Authorities in Bulgaria recently unveiled an official committee to help secure the top spot at the United Nations for Bulgarian communist operative Irina Bokova (shown), and the devil is in more than just the details — it is embedded in the whole sordid affair. Among other concerns, the official campaign team is dominated by known communist agents who worked for the ruthless Bulgarian “security” service known as the “little KGB.” The team is even led by a prominent former spy for the murderous Soviet-backed regime that once enslaved the Eastern European nation. Top establishment media outlets have called Bokova the “frontrunner” to lead the UN, with sources saying it was part of an expensive PR campaign. But critics are speaking out.
The former New York-based communist spy leading Bokova's UN election campaign, Rajko Rajchev, was described by his brutal superiors in declassified regime files as “very well prepared ideologically.” Despite the growing outrage by survivors of the regime's brutality, another seven members of Bokova's UN election committee, at least, are also reported to be ex-spies for the communist regime's savage “state security” apparatus. As the United Nations becomes increasingly powerful, the implications of the new revelations should alarm the entire world.
There are a number of other scandals swirling around Bokova's candidacy. Most recently, unanswered corruption questions have been raised about a number of luxury properties she owns, including a Manhattan apartment worth more than $3 million. She also reportedly owns properties worth more than $1 million each in London and in Paris, according to an investigation by Bulgarian watchdog Bivol. Media investigators examined her publicly acknowledged bloated salary and noted that, even with that and her former communist agent husband's tax-funded income, the math does not come close to adding up.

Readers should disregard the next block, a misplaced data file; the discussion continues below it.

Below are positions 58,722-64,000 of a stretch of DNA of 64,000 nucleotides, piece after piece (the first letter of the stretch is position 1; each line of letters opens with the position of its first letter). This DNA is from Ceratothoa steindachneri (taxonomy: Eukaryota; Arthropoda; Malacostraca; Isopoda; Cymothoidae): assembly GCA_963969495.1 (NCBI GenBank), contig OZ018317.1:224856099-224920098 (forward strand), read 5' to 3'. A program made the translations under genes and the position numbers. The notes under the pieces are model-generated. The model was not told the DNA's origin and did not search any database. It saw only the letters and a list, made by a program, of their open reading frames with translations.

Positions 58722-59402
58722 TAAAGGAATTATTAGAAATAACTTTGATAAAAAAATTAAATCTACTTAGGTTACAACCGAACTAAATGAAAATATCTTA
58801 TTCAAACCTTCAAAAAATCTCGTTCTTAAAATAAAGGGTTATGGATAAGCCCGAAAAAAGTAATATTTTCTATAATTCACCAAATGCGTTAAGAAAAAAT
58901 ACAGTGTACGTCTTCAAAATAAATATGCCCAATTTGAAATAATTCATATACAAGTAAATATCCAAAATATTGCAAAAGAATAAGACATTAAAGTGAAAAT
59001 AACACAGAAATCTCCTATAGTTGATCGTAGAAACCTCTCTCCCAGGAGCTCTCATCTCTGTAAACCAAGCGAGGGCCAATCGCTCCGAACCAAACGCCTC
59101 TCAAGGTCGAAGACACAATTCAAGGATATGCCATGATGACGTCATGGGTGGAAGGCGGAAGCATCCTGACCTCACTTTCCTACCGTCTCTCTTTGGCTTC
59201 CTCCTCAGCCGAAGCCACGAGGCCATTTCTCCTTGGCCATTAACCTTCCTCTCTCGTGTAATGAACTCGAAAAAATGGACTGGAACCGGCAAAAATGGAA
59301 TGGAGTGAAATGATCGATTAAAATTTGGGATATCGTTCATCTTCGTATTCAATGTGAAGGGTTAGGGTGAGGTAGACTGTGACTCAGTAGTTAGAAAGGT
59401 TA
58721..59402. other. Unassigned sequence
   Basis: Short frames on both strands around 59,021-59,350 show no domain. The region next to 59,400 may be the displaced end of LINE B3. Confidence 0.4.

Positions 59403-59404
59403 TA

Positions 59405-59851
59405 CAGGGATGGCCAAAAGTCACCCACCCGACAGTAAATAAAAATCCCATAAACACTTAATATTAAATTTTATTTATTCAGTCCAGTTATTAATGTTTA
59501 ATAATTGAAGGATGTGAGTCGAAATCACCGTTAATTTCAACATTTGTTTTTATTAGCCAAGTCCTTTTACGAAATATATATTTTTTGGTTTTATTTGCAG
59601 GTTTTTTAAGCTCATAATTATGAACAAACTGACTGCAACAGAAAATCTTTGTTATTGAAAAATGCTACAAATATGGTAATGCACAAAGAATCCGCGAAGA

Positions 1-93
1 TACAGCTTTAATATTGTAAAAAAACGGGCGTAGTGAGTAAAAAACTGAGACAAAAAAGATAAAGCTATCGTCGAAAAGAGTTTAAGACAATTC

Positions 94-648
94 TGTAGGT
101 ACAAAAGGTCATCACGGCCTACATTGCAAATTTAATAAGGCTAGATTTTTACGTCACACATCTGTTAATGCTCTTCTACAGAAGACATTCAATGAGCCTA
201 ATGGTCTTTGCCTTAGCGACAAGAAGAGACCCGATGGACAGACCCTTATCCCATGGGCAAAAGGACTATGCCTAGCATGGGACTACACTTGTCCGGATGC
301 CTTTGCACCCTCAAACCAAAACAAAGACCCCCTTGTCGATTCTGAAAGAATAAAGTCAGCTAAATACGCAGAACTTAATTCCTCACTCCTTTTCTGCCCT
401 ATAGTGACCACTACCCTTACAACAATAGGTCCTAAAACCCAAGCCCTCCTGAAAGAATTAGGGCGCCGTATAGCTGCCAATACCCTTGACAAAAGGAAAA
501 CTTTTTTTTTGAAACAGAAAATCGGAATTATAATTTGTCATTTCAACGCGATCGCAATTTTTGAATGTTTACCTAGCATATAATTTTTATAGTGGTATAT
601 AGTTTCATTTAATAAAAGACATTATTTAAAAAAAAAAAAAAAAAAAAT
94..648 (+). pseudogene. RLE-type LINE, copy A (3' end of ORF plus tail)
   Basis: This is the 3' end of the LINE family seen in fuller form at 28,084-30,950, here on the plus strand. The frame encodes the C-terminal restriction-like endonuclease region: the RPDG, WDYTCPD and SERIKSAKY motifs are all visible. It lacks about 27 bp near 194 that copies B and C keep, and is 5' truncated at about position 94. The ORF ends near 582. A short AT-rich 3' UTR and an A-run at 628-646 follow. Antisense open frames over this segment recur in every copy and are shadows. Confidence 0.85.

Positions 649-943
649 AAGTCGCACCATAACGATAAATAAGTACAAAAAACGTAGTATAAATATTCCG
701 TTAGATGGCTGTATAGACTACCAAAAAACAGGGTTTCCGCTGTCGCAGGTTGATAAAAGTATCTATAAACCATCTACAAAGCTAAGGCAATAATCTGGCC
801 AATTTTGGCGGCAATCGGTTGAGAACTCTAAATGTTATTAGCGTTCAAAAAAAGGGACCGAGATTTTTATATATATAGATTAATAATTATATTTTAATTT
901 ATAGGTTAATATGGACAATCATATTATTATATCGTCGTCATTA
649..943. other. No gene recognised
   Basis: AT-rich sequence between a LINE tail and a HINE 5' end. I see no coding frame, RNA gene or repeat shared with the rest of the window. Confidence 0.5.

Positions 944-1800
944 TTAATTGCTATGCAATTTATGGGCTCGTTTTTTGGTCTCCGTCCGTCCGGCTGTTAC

In her post as secretary-general of UNESCO, there have also been multiple red flags raised, including allegations of major procedural violations, conflicts of interest, and more in her appointment of a crony with fake qualifications to a top job. Bokova then tried to quash an internal report outlining the scandal to avoid impeachment.
The communist operative, who was trained at an elite Soviet academy in Moscow, was also caught falsifying information about her own qualifications, which she downplayed as a mere oversight.
But all those scandals pale in comparison to what has been reported in Bulgarian media about her nomination process to become the next secretary-general of the entire UN, and the communist operatives behind the machinations. So far, the international media has not even mentioned the latest scandal. In Bulgaria, though, the revelations have already sparked a public outcry. Victims of the “former” communist regime, known as the People's Republic of Bulgaria, have denounced the effort to push Bokova, who has strong ties to that regime. Critics have also slammed the domination of the official Bulgarian UN selection committee by well-known operatives of the mass-murdering regime.
To get an idea of the atrocities committed by the Soviet puppet regime, a brief look at the number of murders it perpetrated might help. In Statistics of Democide: Democide and Mass Murder since 1900, political science Professor Emeritus R.J. Rummel of the University of Hawaii estimated the body count racked up by the Bulgarian communists at around 222,000 — an especially high number considering that Bulgaria's population is just over 7 million today. Other estaimates suggest the figure is even higher. Many more victims were ruthlessly tortured and persecuted. Yet most of the criminals responsible escaped punishment.
Indeed, today, the same cabal and its descendants continue to run much of Bulgaria after some name changes and “rehabilitation.” Consider the most recent revelations. Bokova's election campaign to lead the UN, organized by the Bulgarian Foreign Ministry, is literally packed from top to bottom with “former” communist “security” agents. Leading the operation is Director General of “Global Issues” at the Bulgarian Ministry of Foreign Affairs Rajko Rajchev, with variations of the name spelled Raicho, Raiko, and Raichev, or Raychev, in the Roman alphabet.
He was among a number of Bulgarian officials recalled from his foreign post about five years ago after declassified files exposed his background as a spy for the mass-murdering communist regime's “Committee for State Security.” At the time, he was serving as the Bulgarian government's permanent representative in New York in the administration of then-President Georgi Parvanov. Like Bokova and Rajchev, Parvanov was a member of the Bulgarian Communist Party and its successor, the Socialist Party. Parvanov was also a collaborator with the communist regime's “security service,” declassified documents show, and he played a key role in advancing Bokova to her current status.